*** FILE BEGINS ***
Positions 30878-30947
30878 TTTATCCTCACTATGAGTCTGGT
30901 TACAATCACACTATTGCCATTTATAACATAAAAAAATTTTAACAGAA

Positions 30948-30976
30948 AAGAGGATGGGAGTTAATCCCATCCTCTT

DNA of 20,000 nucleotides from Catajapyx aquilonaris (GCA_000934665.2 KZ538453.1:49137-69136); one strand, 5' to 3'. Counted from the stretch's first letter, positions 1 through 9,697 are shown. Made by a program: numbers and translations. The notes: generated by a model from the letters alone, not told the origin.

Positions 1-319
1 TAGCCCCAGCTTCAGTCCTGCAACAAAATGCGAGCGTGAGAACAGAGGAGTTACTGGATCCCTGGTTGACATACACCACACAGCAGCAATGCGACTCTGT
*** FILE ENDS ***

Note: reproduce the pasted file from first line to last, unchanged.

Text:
Positions 30878-30947
30878 TTTATCCTCACTATGAGTCTGGT
30901 TACAATCACACTATTGCCATTTATAACATAAAAAAATTTTAACAGAA

Positions 30948-30976
30948 AAGAGGATGGGAGTTAATCCCATCCTCTT

DNA of 20,000 nucleotides from Catajapyx aquilonaris (GCA_000934665.2 KZ538453.1:49137-69136); one strand, 5' to 3'. Counted from the stretch's first letter, positions 1 through 9,697 are shown. Made by a program: numbers and translations. The notes: generated by a model from the letters alone, not told the origin.

Positions 1-319
1 TAGCCCCAGCTTCAGTCCTGCAACAAAATGCGAGCGTGAGAACAGAGGAGTTACTGGATCCCTGGTTGACATACACCACACAGCAGCAATGCGACTCTGT